Owning stocks is subject to market price volatility risk, and hence if we use an option contract to hedge such risk, is it permissible in shariah? Before discussing whether a stock option is halal, we should know its nature and why people use it.
What is an option contract?
An option is a contract that allows the buyer the right, but not the obligation, to buy or sell a particular quantity of an asset at a specific price at a future date. The buyer pays the seller a fee known as a premium in exchange for this right. A call option and a put option are the two most common options. In terms of the stock market, a buyer of stock will purchase a put option contract. This protects his stocks against the decline of price in the future. On the opposite, someone watching the potential increasing price of certain stocks will buy the call option. By doing so, he can obtain the desired stock price even below the prevailing market price at the expiration (maturity) date of an option contract.
Why do people use option contract in the stock market?
Generally, there are three purposes of using derivative products, particularly option contracts for stocks. First, people use option contracts to hedge volatility risk in the market. Especially in the stocks market, investors who purchase specific stocks desire their share price to increase. Second, because the option contract is tradable, anyone who does not own the underlying asset could undertake the option contract before its maturity date (expiration). This opens room for speculation in the option contract. Finally, because it is available globally, option contract provides somehow an arbitrage (price differential) opportunity for investors.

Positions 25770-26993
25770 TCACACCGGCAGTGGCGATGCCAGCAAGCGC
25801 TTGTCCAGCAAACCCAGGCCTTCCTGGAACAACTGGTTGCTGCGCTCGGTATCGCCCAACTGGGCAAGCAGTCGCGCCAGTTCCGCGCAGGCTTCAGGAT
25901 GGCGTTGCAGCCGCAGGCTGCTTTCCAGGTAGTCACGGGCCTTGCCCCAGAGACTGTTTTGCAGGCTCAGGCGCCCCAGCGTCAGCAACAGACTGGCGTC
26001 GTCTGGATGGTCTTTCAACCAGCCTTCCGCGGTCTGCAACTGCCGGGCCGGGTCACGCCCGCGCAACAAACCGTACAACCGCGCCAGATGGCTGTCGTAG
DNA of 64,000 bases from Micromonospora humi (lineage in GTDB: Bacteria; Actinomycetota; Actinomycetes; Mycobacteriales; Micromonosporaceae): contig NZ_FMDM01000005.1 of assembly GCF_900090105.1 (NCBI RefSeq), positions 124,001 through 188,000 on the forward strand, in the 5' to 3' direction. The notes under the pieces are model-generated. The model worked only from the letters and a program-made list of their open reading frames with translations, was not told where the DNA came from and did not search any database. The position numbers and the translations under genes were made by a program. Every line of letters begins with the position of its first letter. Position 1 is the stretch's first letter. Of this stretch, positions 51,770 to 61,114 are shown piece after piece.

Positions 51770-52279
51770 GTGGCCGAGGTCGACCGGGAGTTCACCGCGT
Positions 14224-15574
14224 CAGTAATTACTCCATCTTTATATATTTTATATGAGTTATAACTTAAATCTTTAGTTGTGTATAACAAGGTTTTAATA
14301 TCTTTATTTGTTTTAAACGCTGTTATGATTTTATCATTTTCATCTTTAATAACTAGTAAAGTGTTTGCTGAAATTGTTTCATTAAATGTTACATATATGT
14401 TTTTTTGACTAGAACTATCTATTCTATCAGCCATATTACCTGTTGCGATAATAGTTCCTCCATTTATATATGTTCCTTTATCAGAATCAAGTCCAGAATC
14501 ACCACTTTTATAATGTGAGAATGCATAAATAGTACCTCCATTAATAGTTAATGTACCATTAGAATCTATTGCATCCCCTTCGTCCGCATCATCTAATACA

Sharia views on option contract
International Fiqh Academy of Organization of Islamic Cooperation issued a resolution ruling the permissibility of options contract. “As currently applied in the global financial markets, options contracts are a new type of contracts that do not fall under any one of the Shariah nominate contracts. Since the object of the contract is neither a sum of money nor a utility or a financial right which may be waived, then the contract is not permissible, according to Shariah. Since these contracts are initially not permissible, neither is their trading. (Resolution no 63/1992)”
However, many scholars observe that an option contract could be classified as earnest money (al-‘Urbun). For example, El Gari (1993) argues that call options are permissible based on the framework of bai-al-urbun. Bai’ al-urbun is a partial payment of an asset’s price that entitles the buyer to the right to purchase the asset but does not obligate the buyer to do so. If the buyer buys the asset, the urbun is included in the purchase price; if the buyer does not buy the asset, the seller keeps the money as compensation. The payment of urbun grants the buyer the financial right to purchase an asset at a future date for a specific price. Yusuf al-Qardawi maintains that the ruling by Ibn Hanbal on urbun should be adapted to modern times. It is implying that the use of options could be justified on the basis of urbun.
Option contract to hedge desired stock value
Considering that the option contract is in line somehow with bai’ al-urbun, we can say that only hedging purpose is acceptable in sharia for derivative market products. Therefore, the option contract is permissible to hedge the purchase stock against unfavorable prices. On the contrary, it becomes unlawful if it is used to speculate on stock prices. However, it is worth noting that currently, scholars have different opinions on the permissibility of option contracts in the stock market. This is to prevent excessive speculation manners inherently embedded in the option contract trading mechanism. Therefore, following the Shariah principle of preventing harm (sadd al-dzara’i), it is better to stay away from contentious permissibility of option contract.
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